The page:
Even as technology advanced toward the days of the home studio, companies such as Teac/Tascam began making 4 track open reel recorders but for a young teen, these too provided many financial woes. It wasn’t just the recorder that you needed in order to make recordings. You also needed a mixer, microphones, keyboards, guitars, amplifiers, speakers and the list goes on. The kicker is that, none of this high tech, expensive recording equipment guaranteed you with a “hi-fi” result. The equipment was only as good as the operator.
Assuming that you’d made a decent recording, how were you ever going to get it out there to the masses? There were no YouTube or Facebook sites for you to boldly solicit your awesome recordings. You were at the mercy of record companies, managers, publishers and the like. Once again, as a recording engineer, producer or songwriter, you were in the “dime a dozen” category. Millions were trying to do exactly what you were doing but without the assistance of social media.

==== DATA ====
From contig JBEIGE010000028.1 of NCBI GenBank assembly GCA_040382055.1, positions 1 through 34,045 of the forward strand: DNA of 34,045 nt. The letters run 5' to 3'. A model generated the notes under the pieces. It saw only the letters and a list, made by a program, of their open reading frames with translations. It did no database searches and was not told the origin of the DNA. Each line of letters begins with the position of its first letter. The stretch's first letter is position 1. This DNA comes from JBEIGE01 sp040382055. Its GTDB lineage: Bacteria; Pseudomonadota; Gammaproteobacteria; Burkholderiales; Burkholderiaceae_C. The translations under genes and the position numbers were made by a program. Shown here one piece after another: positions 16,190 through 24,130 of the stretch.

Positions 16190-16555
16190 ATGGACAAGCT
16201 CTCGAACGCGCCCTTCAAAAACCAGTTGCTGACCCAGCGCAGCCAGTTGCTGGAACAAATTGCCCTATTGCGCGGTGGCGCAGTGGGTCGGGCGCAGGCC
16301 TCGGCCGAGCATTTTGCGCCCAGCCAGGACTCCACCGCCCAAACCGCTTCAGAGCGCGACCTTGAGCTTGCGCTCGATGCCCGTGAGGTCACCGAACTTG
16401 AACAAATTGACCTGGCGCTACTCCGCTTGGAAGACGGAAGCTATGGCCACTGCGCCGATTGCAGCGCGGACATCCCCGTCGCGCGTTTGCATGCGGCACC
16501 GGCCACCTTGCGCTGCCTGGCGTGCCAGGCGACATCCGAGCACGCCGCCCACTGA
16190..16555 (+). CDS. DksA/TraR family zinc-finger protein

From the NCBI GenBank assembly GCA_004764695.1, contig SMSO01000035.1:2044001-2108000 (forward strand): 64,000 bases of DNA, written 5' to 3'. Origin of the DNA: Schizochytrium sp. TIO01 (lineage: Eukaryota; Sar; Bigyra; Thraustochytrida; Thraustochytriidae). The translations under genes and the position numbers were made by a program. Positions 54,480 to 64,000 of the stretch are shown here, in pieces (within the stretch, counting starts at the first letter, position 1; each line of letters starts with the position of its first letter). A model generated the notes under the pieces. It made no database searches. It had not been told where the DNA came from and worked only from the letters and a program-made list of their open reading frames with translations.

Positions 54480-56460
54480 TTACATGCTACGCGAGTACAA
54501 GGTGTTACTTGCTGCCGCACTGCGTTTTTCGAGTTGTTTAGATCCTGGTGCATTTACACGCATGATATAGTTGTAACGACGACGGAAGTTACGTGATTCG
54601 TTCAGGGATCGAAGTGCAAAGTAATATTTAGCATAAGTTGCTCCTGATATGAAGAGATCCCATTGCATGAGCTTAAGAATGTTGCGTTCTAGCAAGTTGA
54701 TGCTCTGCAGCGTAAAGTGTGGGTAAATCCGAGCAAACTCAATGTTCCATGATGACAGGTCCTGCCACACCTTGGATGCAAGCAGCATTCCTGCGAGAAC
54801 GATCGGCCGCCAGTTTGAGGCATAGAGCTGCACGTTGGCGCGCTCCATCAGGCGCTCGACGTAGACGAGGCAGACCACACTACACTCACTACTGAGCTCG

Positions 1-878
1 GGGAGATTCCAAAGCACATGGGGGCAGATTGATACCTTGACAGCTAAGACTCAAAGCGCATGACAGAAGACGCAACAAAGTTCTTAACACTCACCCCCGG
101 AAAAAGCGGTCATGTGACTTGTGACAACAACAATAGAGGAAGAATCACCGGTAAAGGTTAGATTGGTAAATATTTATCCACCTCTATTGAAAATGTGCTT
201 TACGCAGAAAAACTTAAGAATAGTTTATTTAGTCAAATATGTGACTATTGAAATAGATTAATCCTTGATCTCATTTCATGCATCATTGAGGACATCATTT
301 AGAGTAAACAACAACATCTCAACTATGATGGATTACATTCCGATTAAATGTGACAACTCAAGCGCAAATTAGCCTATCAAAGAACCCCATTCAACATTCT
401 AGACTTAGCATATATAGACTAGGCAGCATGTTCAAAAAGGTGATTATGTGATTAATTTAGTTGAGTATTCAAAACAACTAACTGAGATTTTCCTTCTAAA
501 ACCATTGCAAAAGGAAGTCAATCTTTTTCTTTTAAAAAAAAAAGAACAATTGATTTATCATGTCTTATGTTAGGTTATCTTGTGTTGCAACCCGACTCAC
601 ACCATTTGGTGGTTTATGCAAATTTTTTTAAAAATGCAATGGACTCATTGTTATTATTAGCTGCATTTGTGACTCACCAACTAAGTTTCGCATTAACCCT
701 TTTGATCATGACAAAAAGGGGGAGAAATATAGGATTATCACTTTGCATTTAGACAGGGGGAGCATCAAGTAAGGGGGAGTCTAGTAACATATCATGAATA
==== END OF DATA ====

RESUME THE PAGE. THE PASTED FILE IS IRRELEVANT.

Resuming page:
There were no schools at that time specializing in Recording Engineering or Music Production. You were pretty much on your own unless you happened to know someone in the “biz”. By the mid 1980’s it became even more complicated. Digital technology was introduced. All of a sudden, and in the matter of a couple of years, analog technology was being weeded out in favor of the new digital technology. Vinyl recordings were being replaced with CD’s and computers were being introduced to the recording studios. If you didn’t embrace them, your days were silently numbered.
More and more recording facilities were using a digital recording system called ProTools. The majority of seasoned professionals scoffed at the idea of using a computer to record “high quality” records with and to this day, there are still many who are hanging onto that the theory that analog recordings are still the way to go. Unfortunately, those professionals are now mostly unemployed.